Kasubi Tombs restoration work to start in early 2013


One of Uganda’s UNESCO World Heritage Sites, the Kasubi Tombs of the Kingdom of Buganda, which burned to the ground in March 2010, is now finally seeing some action towards restoration and rebuilding, when news broke overnight that a 2.3. Billion Uganda Shillings contract has finally been signed with a construction company.

Donations were received from UNESCO, which availed 1 million US Dollars towards the reconstruction of the tombs, while the kingdom’ subjects and the Government of Uganda too contributed significant amounts of money. The tombs, which were initially built in 1882 and were until the fire a focal point for the king’s subjects and a must see for visitors from around the world, housed several graves of past Buganda kings and were tended to by a select group of kingdom subjects, trained in the lore and history of looking after the memorial site. Clans traditionally responsible for the maintenance and construction of royal tombs will be closely involved it was learned to uphold the ancient traditions and ensure authentic thatch and wood works when restoring the monuments.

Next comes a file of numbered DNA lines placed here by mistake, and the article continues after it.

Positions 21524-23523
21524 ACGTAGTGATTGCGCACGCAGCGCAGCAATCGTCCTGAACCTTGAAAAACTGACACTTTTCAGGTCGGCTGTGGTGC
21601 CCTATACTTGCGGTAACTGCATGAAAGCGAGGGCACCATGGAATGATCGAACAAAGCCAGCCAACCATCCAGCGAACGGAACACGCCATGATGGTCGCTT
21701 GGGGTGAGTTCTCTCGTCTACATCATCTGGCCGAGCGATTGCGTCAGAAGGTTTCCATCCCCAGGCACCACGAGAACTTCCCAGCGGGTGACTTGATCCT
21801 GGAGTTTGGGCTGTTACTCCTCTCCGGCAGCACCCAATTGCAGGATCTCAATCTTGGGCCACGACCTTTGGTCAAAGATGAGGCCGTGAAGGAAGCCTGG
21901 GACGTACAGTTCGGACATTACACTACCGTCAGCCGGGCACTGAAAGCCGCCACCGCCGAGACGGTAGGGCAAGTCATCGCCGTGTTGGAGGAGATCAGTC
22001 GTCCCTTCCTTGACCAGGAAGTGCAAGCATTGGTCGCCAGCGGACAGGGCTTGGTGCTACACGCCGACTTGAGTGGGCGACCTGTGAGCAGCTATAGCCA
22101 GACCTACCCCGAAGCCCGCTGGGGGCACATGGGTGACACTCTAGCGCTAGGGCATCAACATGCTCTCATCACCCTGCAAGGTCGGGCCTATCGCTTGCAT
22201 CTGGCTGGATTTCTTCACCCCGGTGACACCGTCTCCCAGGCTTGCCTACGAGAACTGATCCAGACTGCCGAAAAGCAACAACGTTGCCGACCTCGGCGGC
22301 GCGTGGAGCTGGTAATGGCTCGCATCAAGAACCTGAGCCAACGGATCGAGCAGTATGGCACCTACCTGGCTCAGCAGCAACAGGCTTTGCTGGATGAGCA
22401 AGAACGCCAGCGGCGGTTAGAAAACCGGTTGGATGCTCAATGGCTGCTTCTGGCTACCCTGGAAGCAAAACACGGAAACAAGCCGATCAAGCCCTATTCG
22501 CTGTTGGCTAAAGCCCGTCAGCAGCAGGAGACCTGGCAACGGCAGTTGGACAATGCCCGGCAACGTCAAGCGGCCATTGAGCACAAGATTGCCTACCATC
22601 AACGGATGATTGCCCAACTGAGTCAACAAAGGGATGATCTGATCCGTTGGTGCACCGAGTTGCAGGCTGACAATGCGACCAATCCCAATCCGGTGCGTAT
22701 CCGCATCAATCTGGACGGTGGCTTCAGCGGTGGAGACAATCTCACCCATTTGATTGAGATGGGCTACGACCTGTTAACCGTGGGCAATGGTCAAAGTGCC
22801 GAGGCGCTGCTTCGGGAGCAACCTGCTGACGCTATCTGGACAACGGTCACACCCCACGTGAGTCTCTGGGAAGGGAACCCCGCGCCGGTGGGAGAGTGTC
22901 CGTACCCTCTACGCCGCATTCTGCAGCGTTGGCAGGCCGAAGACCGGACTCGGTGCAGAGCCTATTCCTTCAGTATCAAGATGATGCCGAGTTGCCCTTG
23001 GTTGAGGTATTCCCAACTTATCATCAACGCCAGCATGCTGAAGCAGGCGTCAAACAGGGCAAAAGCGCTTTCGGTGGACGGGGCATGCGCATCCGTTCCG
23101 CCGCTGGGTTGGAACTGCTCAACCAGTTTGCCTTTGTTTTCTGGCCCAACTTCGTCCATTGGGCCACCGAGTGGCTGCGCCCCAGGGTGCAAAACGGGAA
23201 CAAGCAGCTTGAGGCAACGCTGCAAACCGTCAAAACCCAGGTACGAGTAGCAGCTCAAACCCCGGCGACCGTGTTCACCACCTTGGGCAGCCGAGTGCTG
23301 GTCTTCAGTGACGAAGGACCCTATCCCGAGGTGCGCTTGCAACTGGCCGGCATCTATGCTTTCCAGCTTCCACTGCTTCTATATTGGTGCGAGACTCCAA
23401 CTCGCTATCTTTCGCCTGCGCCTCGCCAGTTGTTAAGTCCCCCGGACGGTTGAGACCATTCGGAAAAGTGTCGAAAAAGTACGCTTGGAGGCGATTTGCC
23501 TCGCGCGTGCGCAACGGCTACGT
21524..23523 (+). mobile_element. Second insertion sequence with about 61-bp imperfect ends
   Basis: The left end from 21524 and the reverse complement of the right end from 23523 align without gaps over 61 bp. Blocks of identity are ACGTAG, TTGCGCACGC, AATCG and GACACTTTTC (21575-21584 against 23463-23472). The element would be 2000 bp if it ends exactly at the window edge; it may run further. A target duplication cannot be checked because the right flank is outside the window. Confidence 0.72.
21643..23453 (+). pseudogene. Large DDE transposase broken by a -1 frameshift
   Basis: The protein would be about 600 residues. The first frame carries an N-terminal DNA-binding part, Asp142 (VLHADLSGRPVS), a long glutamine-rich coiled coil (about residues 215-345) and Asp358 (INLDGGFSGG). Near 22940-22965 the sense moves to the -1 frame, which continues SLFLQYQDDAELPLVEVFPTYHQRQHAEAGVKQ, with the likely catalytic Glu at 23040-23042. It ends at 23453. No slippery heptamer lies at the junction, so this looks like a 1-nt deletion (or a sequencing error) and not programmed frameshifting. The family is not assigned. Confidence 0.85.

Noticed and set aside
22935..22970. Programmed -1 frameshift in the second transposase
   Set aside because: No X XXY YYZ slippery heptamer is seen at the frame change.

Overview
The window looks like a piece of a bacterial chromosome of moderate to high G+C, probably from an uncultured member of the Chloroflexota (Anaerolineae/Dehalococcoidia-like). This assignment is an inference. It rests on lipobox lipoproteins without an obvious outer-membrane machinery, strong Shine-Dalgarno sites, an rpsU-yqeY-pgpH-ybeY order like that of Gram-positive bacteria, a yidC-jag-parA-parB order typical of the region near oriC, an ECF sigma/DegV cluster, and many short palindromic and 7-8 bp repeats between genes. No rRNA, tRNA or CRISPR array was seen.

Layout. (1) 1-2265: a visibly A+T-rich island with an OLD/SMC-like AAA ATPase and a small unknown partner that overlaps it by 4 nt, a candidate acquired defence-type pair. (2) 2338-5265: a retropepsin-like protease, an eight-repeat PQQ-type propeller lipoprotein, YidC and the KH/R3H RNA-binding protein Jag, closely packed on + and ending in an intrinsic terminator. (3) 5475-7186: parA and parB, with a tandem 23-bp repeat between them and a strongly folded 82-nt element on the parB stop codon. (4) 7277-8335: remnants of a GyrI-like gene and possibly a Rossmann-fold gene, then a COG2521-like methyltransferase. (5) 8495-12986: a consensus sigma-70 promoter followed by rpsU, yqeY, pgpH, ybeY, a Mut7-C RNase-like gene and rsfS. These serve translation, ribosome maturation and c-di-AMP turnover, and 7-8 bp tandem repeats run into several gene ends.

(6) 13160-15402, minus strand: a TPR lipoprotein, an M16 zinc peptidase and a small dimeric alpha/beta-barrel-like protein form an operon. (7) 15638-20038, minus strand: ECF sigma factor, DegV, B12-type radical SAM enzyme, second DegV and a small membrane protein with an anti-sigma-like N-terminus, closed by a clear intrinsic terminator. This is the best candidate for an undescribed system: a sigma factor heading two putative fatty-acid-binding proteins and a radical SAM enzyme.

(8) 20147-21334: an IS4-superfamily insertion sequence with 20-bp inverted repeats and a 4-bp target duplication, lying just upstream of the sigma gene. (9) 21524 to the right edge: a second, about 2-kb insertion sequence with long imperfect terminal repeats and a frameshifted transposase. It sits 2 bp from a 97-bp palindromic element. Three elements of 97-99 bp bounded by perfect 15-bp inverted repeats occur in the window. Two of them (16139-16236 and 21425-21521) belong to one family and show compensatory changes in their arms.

Kasubi was elevated to WHS status by UNESCO in 2001 and the raging fire consumed the traditional wooden frame and thatch structures within hours and with it burned priceless ancient artifacts. Replacements were received from private donations but will also be drawn from other kingdom tombs ahead of the re-opening, as well as from the Uganda Museum but with a construction period of an estimated 15 months that is only expected in mid to late 2014.

Watch this space for progress reports in future editions.